• the appeal of the president of honor of the National Unity Party (PUN) Traian Băsescu in the case in which he was declared a collaborator of the intelligence service by the common law court. The given case highlights the eventual impact of a lustration law, including and especially on famous persons. As to Traian Băsescu, it is known that he incontestably had an extremely beneficial contribution similarly for Romania and for the Republic of Moldova in the European integration process, but this thing does not exempt him from lustration;
  • the scandal concerning the conflict of interests at TV8 channel, which, besides lustration on the part of the state, suggests activating also the self-lustration mechanism, etc.

The WUM’s approach should be an insistent one as one of its members, Vasile Șiomaru, who often raised the lustration issue, is an MP, a member of the parliamentary majority group of PAS, and he has the possibility of promoting such a bill, even if he earlier expressed his skepticism about the success of a lustration law.


The eventual adoption of a lustration law will last rather long as the PAS government is preoccupied with the fight against corruption and illegal economic schemes. Such an approach in point of fact is correct. The corrupt persons can be blackmailed and thus pose a major danger to state security. In fact, for persons with legislative responsibility posts, the current legislation envisions a particular type of permanent lustration: obligation to declare the property and interests, monitoring of the lifestyle, existence of irreproachable reputation for promotions to posts, etc. But this is not enough. Society should be involved in the cultivation of self-lustration, including by exerting pressure when there are appropriate reasons.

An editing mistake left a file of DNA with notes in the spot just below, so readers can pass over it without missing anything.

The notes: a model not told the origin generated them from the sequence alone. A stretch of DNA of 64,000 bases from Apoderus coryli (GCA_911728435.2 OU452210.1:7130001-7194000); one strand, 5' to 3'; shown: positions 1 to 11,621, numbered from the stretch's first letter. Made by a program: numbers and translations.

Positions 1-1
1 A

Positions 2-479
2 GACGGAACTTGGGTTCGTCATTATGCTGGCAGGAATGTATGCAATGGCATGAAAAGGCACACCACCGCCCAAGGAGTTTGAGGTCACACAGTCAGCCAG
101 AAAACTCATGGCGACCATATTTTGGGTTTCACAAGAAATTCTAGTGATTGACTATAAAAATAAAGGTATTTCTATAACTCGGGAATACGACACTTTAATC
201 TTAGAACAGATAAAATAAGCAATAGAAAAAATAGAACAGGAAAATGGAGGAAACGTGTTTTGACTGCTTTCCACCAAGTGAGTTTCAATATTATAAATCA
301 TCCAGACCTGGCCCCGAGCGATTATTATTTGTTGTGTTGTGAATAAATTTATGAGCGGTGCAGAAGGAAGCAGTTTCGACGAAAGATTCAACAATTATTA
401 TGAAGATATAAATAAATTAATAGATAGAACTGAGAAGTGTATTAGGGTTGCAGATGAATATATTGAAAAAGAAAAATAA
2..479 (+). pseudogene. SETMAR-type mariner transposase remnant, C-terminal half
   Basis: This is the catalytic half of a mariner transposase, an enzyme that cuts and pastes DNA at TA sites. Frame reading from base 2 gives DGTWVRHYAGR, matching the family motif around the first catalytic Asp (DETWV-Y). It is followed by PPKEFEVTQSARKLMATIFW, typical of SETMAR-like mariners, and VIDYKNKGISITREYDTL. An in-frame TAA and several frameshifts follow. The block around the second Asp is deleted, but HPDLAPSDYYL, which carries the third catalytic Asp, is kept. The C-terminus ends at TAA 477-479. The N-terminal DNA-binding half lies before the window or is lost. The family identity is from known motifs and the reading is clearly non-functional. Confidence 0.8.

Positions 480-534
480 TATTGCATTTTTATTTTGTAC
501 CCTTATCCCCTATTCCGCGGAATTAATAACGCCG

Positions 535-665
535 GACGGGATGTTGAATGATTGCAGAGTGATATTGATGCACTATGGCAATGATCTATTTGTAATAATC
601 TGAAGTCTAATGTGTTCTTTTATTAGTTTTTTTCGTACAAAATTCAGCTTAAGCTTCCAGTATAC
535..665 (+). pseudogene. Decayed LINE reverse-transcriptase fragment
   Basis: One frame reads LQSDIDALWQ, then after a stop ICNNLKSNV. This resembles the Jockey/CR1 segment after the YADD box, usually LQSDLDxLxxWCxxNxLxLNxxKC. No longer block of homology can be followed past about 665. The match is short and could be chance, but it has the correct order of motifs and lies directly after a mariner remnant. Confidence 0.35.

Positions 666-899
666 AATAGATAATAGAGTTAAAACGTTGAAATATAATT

In the Republic of Moldova, the idea of self-lustration was launched in 2010 in connection with the founding of the commission for research and analysis of the activity of the communist-totalitarian regime, but this idea didn’t take clear shape then. In Romania, a famous case of self-lustration is that of journalist and politician Robert Turcescu. Returning to the Republic of Moldova, we can invoke the example of ex-minister of justice Alexandru Tănase, who in 2018 tendered his resignation for the reason that “it is in the spirit of the European values, for any public post to be first of all based on public trust. When this trust is endangered, even by reasons that lack pertinence, any initiative, no matter how good it is, will not produce the wanted result”. Public trust was undermined following an alleged telephone conversation between the ex-minister of justice and the alleged protagonist of the Laundromat Veaceslav Platon. Public opinion is still waiting for the examination by Parliament of the Report produced by the commission of inquiry into the laundering of Russian money through Moldovan banks and institutions.

In a curious way, the same personage, Veaceslav Platon, is one of the protagonists of the mentioned scandal at TV8, which undermined the credibility of the TV channel and of journalist Natalia Morari. The generalized conclusion is that for public persons, contacts with personages who have a reputation similar to that of Veaceslav Platon can have devastating consequences. In this context, the presumption of innocence that matters for the coercive bodies of the state is out of the question. It goes to the reputation that should matter enormously for keeping the credibility of public figures.

Returning to WUM’s initiative, it should be noted that for this to be successful, some of the emblematic members of the given institution, who were the protagonists of scandals or of public accusations should also resort to self-lustration. There should be an axiom – you cannot seek the lustration of others when you don’t do it in relation to yourself.